Posts Tagged ‘guilt’

I always think that every free hour should be filled.  Filled with meaningful, productive work, _not_ puttering.

My cousin Little Larry and I once discussed how our uncles and grandpa didn’t understand what we were doing in the city, because they couldn’t understand what we did.  ie, what we _made_.  We didn’t produce anything.  Little Larry was working in computers, and I was an English major.  It got slightly better for me when I became a teacher, because everyone (supposes she does) knows what a teacher does.  But this American practicalism of needing to be _producing_ haunts me.

On Mondays, I’m due at work at ten o’clock in the morning.  Class at two o’clock, free at four o’clock.  In my mind and calendar, I should be up early to do some reading, and should go straight from class to the library, to type a paper three days ahead of time, to get an advanced start on reading or research, or to work on translation at the very least.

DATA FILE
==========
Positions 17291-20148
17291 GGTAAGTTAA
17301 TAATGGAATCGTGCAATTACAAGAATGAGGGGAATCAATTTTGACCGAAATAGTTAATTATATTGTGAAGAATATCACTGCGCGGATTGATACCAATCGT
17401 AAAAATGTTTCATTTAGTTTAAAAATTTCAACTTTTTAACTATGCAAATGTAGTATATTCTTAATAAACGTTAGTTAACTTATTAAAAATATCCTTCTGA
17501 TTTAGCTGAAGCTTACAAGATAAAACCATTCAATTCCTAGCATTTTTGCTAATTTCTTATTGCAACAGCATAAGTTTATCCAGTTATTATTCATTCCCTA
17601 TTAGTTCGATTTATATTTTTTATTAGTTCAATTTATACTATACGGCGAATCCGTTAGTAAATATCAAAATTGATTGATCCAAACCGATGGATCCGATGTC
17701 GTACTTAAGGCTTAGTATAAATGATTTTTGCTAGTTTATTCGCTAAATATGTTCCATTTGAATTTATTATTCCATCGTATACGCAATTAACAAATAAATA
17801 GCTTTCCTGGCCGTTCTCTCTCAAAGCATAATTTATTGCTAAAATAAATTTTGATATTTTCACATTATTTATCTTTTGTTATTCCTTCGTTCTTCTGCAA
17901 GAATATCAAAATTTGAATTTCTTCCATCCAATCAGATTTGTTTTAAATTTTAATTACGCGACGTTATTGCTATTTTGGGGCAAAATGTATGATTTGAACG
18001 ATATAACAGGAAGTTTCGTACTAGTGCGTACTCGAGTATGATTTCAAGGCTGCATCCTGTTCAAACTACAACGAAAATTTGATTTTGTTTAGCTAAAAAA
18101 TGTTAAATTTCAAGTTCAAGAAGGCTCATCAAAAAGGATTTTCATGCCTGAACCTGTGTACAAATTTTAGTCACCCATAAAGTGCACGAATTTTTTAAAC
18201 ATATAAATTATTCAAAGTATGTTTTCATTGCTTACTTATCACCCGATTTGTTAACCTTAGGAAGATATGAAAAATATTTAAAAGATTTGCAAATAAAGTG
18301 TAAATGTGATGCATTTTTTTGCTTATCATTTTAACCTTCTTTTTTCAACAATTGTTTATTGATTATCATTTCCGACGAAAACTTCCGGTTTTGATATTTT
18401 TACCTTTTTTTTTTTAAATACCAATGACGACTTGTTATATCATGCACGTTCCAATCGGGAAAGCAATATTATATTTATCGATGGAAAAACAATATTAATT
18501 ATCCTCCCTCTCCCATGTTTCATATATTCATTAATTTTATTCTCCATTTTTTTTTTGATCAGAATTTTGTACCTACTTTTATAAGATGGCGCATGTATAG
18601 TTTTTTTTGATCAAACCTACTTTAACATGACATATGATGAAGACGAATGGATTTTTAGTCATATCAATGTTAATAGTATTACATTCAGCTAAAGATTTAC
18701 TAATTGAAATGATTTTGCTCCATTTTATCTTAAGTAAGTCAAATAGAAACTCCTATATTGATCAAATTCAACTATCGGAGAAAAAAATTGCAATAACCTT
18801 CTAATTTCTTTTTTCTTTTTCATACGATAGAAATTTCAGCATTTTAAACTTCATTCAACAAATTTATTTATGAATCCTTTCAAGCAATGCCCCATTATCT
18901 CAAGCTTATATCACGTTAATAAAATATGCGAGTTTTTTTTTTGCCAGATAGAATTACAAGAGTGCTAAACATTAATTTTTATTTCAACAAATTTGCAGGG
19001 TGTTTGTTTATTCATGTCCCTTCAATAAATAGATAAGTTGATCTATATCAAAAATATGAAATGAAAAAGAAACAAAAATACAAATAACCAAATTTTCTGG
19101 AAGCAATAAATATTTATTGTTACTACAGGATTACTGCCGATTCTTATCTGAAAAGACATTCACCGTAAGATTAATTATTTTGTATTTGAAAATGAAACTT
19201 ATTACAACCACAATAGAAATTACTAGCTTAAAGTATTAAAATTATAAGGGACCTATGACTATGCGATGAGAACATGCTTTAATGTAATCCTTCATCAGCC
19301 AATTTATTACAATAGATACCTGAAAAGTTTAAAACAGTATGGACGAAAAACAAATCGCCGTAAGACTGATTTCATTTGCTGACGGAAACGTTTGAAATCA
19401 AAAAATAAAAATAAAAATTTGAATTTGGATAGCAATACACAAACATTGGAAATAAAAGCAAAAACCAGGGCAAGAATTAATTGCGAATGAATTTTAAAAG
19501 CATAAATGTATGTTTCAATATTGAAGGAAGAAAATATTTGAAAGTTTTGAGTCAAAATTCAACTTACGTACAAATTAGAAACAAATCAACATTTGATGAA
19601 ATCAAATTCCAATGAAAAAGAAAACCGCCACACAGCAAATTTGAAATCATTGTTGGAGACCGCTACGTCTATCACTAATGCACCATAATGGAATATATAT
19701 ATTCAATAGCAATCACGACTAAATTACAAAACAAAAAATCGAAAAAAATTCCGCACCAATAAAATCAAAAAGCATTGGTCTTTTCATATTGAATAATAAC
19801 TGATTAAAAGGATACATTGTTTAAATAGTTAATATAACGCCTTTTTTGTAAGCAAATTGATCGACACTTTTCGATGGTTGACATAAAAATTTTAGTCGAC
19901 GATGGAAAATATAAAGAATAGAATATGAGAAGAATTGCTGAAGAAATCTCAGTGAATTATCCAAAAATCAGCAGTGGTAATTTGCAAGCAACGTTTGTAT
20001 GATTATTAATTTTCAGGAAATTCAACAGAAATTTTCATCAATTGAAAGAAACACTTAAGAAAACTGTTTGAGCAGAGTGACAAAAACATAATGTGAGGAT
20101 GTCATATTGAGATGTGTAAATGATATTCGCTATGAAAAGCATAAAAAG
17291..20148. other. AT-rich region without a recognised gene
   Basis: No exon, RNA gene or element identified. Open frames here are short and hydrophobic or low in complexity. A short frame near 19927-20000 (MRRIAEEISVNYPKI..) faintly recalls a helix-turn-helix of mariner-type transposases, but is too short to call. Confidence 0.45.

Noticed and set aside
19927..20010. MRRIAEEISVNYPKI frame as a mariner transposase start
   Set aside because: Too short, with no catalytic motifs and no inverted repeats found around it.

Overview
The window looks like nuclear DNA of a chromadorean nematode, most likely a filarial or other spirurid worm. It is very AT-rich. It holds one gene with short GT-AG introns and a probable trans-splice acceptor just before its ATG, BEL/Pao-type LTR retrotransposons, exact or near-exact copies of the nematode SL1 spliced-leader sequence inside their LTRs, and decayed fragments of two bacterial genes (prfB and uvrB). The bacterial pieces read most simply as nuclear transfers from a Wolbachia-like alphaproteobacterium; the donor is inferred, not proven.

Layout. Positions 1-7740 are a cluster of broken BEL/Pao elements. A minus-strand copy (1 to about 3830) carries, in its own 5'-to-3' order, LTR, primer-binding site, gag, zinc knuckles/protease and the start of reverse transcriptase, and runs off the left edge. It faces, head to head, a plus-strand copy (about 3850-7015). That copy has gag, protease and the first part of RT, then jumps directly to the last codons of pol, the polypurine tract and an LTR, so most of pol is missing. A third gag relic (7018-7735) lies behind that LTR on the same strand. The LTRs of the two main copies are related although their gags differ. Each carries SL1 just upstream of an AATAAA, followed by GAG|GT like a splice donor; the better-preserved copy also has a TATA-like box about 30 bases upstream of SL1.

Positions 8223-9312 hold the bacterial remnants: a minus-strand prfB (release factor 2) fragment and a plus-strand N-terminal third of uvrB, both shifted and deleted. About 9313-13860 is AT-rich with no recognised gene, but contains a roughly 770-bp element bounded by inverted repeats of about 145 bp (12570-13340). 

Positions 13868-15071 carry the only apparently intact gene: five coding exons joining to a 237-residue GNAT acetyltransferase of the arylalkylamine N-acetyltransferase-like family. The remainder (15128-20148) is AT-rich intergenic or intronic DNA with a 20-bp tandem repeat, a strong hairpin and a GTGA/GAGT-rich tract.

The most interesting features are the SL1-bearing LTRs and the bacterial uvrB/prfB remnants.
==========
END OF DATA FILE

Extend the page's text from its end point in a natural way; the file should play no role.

Often, though, I just don’t _want_ to.  I resist.  I want to take my shoes off, and sit on my comfy couch.  I want to wait for the bus, and ride to a bookstore, or look at fancy cheeses in one of the markets I never shop in.  

I don’t _think_ I’m a slacker.  That is, I get excellent marks, I run a variety of projects, I’m founding a new academic journal…  Intellectually, I know these things. But the guilt that comes from looking at novels and cheese.    It’s not as if my slovenly nature has caused failure in my life, in which case a harsh self-voice might be rational.

It’s fall!  I want to photograph apples and look at the cheese!  And search new recipes for figs stuffed with mozzarella wrapped in prosciutto, and read at my own pace.  Oh, self-voice–how old will I have to be for you to grow silver and finally patient?


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